Reading Today

Are reading books and listening to Audio-Books the same?

 

Great question! They are different experiences, as they are different from seeing a book as a movie or TV show.

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I am a fan of the writer Martin Cruz Smith, and as it happens I’ve experienced his work in all three media. I first saw his story of Soviet (now Russian) detective Arkady Renko in the movie “Gorky Park;” then listened to the audiobook of “Polar Star;” and have since read the remaining novels in the series.

When reading, you read at your own pace, and you have to decide on the pronunciation of character and place names. You can appreciate the turns of phrase the author uses. When listening, the narrator sets the pace and decides on pronunciations, and you begin to hear the characters in the narrator’s voice; you can still appreciate the writing. A movie makes everything concrete, and you are given a clear visualization of the characters. (As it happens, I think of Renko as shorter and more gaunt than William Hurt, who portrayed him in the movie.) But the language is replaced with the screenwriter’s dialogue and the director’s vision.

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A good reader makes for a good audiobook. Depending on how attentive you are, the audiobook experience may be faster and easier to understand than reading, but you have difficulty going over the good parts again.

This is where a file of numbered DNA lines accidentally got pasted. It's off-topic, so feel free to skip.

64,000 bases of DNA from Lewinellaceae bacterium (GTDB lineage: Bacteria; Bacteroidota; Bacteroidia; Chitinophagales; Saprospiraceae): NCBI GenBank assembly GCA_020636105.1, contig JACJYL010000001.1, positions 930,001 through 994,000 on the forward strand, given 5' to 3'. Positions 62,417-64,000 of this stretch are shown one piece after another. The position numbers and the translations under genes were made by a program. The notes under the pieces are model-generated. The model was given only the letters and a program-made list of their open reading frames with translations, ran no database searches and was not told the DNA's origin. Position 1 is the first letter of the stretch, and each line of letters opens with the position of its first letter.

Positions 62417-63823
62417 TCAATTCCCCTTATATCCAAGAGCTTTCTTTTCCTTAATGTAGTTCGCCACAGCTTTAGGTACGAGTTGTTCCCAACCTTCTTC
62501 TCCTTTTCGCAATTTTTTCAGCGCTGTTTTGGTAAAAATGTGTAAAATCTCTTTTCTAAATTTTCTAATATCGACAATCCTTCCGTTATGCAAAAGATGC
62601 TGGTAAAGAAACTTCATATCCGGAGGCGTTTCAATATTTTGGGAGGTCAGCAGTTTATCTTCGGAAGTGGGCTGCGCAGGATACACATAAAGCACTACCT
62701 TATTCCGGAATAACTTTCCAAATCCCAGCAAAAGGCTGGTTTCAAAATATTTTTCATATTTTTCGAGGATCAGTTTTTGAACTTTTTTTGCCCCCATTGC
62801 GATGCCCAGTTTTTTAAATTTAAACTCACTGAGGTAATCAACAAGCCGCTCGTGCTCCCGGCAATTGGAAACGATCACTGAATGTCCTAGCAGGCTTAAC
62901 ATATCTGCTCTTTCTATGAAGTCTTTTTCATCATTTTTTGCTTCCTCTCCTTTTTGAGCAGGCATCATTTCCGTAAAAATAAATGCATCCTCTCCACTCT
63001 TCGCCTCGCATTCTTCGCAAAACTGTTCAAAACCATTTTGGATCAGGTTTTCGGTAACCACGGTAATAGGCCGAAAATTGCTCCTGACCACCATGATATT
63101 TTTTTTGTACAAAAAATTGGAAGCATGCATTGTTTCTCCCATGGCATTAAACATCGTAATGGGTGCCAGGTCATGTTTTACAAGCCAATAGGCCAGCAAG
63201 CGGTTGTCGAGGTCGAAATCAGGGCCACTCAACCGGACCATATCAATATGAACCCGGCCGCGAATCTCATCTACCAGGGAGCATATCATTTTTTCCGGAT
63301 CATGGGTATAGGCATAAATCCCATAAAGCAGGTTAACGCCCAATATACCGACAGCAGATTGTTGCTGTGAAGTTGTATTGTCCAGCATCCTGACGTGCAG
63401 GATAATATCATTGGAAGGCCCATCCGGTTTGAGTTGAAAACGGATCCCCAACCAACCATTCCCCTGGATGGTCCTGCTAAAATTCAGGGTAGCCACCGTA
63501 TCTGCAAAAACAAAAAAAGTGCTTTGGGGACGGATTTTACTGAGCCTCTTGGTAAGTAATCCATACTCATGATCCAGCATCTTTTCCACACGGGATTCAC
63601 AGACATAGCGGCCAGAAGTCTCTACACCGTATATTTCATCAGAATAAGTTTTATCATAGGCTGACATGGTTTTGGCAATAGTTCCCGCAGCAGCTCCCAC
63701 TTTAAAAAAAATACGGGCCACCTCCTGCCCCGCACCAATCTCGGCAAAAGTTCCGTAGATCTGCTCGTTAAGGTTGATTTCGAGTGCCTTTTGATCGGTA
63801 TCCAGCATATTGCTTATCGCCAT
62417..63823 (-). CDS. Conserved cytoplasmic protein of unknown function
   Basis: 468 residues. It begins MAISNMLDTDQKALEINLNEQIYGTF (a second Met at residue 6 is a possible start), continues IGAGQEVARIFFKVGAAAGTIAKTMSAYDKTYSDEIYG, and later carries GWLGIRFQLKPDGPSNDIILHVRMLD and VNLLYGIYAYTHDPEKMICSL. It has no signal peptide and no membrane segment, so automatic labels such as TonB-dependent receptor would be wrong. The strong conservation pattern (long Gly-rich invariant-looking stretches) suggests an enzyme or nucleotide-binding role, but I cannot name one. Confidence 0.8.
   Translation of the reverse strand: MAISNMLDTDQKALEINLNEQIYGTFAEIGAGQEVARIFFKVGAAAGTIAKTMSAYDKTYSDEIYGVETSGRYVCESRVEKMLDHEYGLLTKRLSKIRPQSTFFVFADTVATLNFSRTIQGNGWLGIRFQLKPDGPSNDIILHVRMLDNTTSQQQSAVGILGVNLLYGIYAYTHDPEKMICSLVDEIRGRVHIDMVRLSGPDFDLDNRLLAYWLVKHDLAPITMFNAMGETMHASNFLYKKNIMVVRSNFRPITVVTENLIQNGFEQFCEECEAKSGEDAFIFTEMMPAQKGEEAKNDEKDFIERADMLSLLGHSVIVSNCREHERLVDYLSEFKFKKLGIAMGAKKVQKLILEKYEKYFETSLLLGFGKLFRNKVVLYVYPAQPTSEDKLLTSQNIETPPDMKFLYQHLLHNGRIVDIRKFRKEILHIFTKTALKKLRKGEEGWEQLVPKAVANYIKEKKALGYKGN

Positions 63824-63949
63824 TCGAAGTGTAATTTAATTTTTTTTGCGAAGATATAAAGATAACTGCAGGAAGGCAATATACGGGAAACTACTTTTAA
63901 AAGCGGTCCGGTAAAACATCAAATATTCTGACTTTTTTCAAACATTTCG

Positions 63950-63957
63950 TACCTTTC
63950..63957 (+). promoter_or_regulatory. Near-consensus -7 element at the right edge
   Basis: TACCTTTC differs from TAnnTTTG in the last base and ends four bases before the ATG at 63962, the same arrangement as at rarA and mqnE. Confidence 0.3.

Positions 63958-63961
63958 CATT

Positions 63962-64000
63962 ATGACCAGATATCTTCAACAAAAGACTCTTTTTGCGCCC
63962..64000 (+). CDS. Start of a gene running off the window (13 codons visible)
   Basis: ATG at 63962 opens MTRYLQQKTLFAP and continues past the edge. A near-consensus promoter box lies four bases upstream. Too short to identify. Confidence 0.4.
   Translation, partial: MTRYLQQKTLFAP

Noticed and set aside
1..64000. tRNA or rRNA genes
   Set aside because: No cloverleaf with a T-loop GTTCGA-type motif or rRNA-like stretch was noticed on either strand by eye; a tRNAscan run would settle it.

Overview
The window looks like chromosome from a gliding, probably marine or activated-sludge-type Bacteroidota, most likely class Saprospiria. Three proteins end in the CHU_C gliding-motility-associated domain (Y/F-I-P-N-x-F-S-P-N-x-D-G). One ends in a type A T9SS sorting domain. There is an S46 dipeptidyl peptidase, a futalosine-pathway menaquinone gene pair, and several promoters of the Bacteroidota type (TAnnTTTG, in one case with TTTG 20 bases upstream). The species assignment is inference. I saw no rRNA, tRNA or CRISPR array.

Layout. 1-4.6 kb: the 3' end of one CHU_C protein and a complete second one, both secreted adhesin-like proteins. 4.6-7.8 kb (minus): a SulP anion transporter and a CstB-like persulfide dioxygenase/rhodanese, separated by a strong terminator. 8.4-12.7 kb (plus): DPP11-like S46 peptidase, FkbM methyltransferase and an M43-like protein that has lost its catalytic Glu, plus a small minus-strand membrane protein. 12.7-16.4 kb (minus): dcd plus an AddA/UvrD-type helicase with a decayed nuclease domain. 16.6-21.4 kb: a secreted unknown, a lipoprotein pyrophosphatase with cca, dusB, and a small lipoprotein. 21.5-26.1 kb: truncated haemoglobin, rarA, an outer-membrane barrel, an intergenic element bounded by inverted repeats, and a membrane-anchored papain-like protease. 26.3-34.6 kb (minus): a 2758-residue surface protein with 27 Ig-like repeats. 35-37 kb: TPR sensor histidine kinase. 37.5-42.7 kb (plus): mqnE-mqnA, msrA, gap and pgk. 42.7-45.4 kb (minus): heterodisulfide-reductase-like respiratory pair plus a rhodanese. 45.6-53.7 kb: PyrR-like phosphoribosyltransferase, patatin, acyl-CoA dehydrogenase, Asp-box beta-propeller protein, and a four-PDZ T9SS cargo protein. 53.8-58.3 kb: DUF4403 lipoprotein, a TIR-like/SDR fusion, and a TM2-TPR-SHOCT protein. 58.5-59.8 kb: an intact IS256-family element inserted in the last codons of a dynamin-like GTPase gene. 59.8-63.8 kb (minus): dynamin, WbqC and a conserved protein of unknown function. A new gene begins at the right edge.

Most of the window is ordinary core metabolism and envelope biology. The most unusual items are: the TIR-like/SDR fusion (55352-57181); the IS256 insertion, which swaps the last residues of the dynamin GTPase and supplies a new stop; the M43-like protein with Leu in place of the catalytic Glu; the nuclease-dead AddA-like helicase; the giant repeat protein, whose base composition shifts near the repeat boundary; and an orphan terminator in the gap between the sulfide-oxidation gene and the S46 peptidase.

The biggest difference that I’ve noticed is that general recall decreases with an Audiobook. This is because it is much more difficult to review certain areas of an audiobook and because you’re almost always engaged in something else while listening such as driving/hiking/exercising/cooking.

A solid book allows you to pause to look up a word, a historical character’s biography, easily re read parts that didn’t make sense and skip back to review something you may have forgotten.

I personally love audiobooks and have had to purchase the solid copy of a few audiobooks so that I could get more out of them.

Audiobooks should be considered more of an introduction to complex informative books and an ideal platform for fiction.

What do you think?